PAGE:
When the fixture is adjusted to the maximum “spotlight” position, the inner edge of the arc tube (that edge closest to the lamp housing) is substantially aligned with the inner edge of the reflector. As the adjusting sleeve is moved toward the “floodlight” position, the reflector is moved rearwardly away from the arc tube until at full floodlight position the arc tube is positioned closer to the outer edge of the reflector (closer to the lens).

One feature of this invention is that the focusing function is performed without opening the housing, rather by merely twisting the focusing sleeve which changes the longitudinal position of the reflector.

Another feature of this invention is that the reflector may be a spun metal or a casting.

Still another feature is the simplicity of the design, which allows lamps of various wattage, e.g. 35 watt or 75 watt, to be produced merely by scaling up or down some of the parts of the fixture.

BRIEF DESCRIPTION OF THE DRAWINGS

This invention may be more clearly understood with the following detailed description and reference to the drawings in which:

FIG. 1 is a perspective view of the lighting fixture of the invention;

FIG. 2 is an exploded view, in section, of the lighting fixture of FIG. 1;

FIG. 3 is a sectional view of the assembled lighting fixture of FIGS. 1 and 2;

FIG. 4 is a sectional view through an alternate form of reflector member from that shown in FIG. 2;

FIG. 5 is an enlarged view of the lighting fixture of FIGS. 1–3 showing a lamp such as a T-6 lamp in relation to a first position of the reflector member;

FIG. 6 is a view similar to FIG. 5 showing the lamp in relation to a second position of the reflector member; and

FIGS. 7A and 7B are graphs showing the change in illumination patterns of the lighting fixture of the invention from the full spotlight position to the full floodlight position.

DETAILED DESCRIPTION

Referring now to FIG. 1, which is a perspective view of a metal halide lighting fixture 10 according to the invention, fixture 10 includes a lamp housing 12, an intermediate sleeve 14 and a focusing sleeve 16. The lamp housing is secured to a mounting assembly 17 which includes certain parts discussed below, including a flange 20 and a sleeve 18 which is threadedly engaged with flange 20.

FIG. 2 is an exploded longitudinal sectional view of the lighting fixture 10 of FIG. 1; and FIG. 3 is a longitudinal sectional view of the fixture as assembled. In FIGS. 2 and 3 are shown the lamp housing 12, the intermediate sleeve 14, and the focusing sleeve 16. Shown separated from lamp housing 12 in FIG. 2 is a mounting assembly 17, which incorporates a body 15, a sleeve 18 and a flange 20 to provide a swivelable mounting structure for lighting fixture 10. Note that mounting assembly 17 is secured to the cut-out portion at the right end of lamp housing 12 by means of a screw 22 passing through body 15 and secured in threaded port 24. This permits lamp housing 12 to pivot around screw 22. Once the angle between lamp housing 12 and mounting assembly 17 is established, this angle is secured by means of a set screw 26, which is accessible through an opening 28 to engage body 15 to retain the desired angle.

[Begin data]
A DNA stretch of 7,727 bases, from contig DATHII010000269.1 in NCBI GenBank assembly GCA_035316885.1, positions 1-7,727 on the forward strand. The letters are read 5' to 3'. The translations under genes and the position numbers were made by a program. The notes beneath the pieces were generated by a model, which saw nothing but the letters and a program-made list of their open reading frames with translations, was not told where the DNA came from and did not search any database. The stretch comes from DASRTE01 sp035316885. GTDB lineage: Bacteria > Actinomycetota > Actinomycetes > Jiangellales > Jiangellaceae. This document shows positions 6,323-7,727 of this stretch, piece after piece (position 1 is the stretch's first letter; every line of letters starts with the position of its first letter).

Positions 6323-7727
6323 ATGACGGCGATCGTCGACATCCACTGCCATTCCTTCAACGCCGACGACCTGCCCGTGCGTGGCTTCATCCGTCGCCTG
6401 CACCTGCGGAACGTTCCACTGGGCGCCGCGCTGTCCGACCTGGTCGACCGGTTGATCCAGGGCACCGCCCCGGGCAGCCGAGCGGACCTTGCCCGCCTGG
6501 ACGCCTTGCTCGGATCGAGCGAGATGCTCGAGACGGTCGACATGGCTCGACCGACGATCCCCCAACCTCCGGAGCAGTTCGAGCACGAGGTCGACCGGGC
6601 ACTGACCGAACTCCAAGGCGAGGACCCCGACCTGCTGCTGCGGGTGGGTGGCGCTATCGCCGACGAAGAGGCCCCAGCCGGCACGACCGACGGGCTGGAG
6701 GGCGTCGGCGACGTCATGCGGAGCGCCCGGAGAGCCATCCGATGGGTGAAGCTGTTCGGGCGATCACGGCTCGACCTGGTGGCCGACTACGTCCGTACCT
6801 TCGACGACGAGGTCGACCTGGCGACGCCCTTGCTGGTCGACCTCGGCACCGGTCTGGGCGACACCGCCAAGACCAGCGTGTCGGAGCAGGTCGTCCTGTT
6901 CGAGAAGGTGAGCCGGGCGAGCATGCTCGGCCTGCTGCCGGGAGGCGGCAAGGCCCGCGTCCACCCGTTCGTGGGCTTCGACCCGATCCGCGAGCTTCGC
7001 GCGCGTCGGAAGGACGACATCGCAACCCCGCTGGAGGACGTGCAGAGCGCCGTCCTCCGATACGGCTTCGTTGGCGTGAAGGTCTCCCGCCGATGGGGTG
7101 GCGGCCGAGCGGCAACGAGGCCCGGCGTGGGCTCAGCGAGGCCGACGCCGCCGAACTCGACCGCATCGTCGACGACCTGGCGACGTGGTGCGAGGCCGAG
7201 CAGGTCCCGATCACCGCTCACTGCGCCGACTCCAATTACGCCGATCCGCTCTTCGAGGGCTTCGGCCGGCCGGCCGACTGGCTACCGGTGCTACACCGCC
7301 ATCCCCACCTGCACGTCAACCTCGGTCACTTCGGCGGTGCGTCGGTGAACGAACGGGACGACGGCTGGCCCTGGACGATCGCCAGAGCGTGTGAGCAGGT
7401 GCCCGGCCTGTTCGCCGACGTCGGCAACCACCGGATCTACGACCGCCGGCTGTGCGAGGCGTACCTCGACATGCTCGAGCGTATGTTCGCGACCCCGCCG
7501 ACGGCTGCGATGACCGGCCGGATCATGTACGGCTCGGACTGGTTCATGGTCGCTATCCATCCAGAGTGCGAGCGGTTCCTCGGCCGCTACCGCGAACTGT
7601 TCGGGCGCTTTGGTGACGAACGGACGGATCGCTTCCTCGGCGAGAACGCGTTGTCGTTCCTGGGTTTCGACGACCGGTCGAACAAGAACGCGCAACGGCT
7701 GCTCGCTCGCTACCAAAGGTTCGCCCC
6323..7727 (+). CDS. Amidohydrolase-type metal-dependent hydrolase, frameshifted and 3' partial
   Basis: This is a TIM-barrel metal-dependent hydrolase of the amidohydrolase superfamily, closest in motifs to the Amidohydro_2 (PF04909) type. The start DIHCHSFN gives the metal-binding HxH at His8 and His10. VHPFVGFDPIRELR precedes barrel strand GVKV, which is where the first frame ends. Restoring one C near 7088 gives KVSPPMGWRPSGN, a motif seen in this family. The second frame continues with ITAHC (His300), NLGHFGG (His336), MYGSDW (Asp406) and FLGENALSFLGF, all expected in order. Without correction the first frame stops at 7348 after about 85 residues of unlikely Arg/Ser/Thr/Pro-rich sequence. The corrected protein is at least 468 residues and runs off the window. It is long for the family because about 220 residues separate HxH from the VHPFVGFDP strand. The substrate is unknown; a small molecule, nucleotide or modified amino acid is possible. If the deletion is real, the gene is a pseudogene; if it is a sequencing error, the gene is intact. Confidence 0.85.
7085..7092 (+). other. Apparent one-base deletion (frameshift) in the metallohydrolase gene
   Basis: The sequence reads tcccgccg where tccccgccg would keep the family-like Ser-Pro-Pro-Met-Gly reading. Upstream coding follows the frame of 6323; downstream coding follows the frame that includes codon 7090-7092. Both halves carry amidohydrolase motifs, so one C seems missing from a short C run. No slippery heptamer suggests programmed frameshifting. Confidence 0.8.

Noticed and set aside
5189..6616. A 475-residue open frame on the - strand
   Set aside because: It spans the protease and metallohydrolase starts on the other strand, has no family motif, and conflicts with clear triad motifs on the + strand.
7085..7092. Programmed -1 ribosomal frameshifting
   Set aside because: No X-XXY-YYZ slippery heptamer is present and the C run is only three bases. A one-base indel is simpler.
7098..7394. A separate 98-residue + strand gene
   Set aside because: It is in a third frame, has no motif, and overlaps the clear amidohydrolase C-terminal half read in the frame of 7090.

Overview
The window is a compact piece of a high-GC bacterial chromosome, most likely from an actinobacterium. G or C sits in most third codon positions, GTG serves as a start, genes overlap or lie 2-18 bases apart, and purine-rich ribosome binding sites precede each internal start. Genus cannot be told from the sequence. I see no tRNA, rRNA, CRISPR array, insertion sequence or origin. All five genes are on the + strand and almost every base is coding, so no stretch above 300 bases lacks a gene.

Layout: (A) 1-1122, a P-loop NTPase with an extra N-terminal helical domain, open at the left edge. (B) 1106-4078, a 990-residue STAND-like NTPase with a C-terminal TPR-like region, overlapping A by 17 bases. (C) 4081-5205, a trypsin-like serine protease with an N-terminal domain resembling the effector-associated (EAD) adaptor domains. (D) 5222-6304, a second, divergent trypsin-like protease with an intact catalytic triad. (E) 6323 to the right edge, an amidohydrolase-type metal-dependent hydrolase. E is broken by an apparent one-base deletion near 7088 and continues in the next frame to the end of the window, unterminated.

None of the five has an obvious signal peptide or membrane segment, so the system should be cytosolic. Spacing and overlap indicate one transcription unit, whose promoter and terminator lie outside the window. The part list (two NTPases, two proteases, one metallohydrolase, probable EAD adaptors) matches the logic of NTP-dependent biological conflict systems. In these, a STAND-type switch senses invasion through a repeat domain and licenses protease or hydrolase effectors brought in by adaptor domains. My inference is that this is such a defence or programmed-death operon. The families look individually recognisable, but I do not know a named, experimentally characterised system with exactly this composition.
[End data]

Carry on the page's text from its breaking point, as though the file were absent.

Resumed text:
A lamp socket 30 includes spring members 32, which retain a metal halide lamp 34 (in this case a compact T-6 lamp). Lamp socket 30 is secured in lamp housing 12 by means of a pair of screws 36. Wires extending from the lamp socket 30 are fed through a port 38 in lamp housing 12 and from there into and through a channel 40 in body 15 and a port 42 in flange 20. The portions of the wires installed in lamp housing 12 are coiled or bent, and the port 38 is potted to secure the wires in place and to protect them from moisture. The wires are also subjected to an anti-wicking process to further prevent moisture from wicking along the wires to the lamp socket.

Lamp housing 12 includes on its exterior surface a groove 44 which receives an O-ring 46. This O-ring 46 seals against an interior surface 48 of intermediate sleeve 14. Lamp housing 12 also includes external threads 50 which mate with internal threads 52 in intermediate sleeve 14. A plurality (e.g., 3) of openings 54 around the periphery of intermediate sleeve 14 provide “weep holes” permitting moisture to escape from the interior of fixture 10. A set screw 56 having left-hand threads is set in a cap screw 58 threaded into intermediate sleeve 14. Cap screw 58 is turned into intermediate sleeve 14 to force screw 56 against a surface of lamp housing 12 to secure the relative positions of lamp housing 12 and intermediate sleeve 14.

Intermediate sleeve 14 has an external groove 60 which receives an O-ring 62 which seals against a smooth internal surface 64 of focusing sleeve 16. Focusing sleeve 16 also includes internal threads 66, which mate with threads 68 on the external surface of intermediate sleeve 14. A generally concave reflector member 70, which includes external threads 71 mating with threads 66 is positioned within sleeve 16. Lamp 34 extends through an aperture 70 a in reflector 70. A pair of screws 72, having upstanding heads, are located on one face of reflector member 70 to provide a means for turning reflector member 70 on threads 66. Other irregular surface features may be formed on the right-hand surface of reflector 70 as aids to turning it on threads 66. An internal ridge 74 provides a stop limiting travel of reflector member 70 toward the left. A second internal ridge 76 serves to locate a lens 78, which is secured against ridge 76 by means of a locking ring 80 which seats in a groove 82. A layer of anti-reflection material 84 is secured to an inside surface of focusing sleeve 16 between ridges 74 and 76 to prevent excessive internal reflections. Anti-reflecting paint is preferably applied to the inside surface of focusing sleeve 16 to the left of locking ring 80, as shown in FIG. 3.